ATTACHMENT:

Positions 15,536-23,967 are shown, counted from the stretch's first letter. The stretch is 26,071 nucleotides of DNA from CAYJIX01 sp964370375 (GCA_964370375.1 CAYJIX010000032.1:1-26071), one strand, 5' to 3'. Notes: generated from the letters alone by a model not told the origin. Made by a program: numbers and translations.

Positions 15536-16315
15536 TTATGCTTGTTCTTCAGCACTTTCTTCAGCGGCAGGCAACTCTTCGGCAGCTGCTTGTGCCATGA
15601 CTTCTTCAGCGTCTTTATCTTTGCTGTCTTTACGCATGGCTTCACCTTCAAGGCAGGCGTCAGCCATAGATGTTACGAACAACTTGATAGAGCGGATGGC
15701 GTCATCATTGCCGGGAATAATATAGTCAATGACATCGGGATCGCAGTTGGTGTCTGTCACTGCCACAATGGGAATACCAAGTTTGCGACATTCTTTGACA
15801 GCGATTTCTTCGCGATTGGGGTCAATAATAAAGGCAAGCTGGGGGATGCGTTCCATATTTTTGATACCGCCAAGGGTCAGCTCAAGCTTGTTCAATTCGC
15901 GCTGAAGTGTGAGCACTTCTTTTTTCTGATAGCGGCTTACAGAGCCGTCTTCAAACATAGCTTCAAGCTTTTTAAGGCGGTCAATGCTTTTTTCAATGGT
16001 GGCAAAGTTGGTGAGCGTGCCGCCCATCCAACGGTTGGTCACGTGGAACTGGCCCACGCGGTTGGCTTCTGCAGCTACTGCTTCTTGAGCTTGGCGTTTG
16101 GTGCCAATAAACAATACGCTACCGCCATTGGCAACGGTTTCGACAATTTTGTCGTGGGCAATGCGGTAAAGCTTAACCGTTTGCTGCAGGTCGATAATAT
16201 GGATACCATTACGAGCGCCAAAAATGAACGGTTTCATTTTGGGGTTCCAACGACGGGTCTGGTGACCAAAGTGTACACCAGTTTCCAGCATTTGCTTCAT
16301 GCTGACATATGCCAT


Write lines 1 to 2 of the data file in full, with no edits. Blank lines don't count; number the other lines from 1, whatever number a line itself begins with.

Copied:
Positions 15,536-23,967 are shown, counted from the stretch's first letter. The stretch is 26,071 nucleotides of DNA from CAYJIX01 sp964370375 (GCA_964370375.1 CAYJIX010000032.1:1-26071), one strand, 5' to 3'. Notes: generated from the letters alone by a model not told the origin. Made by a program: numbers and translations.

Positions 15536-16315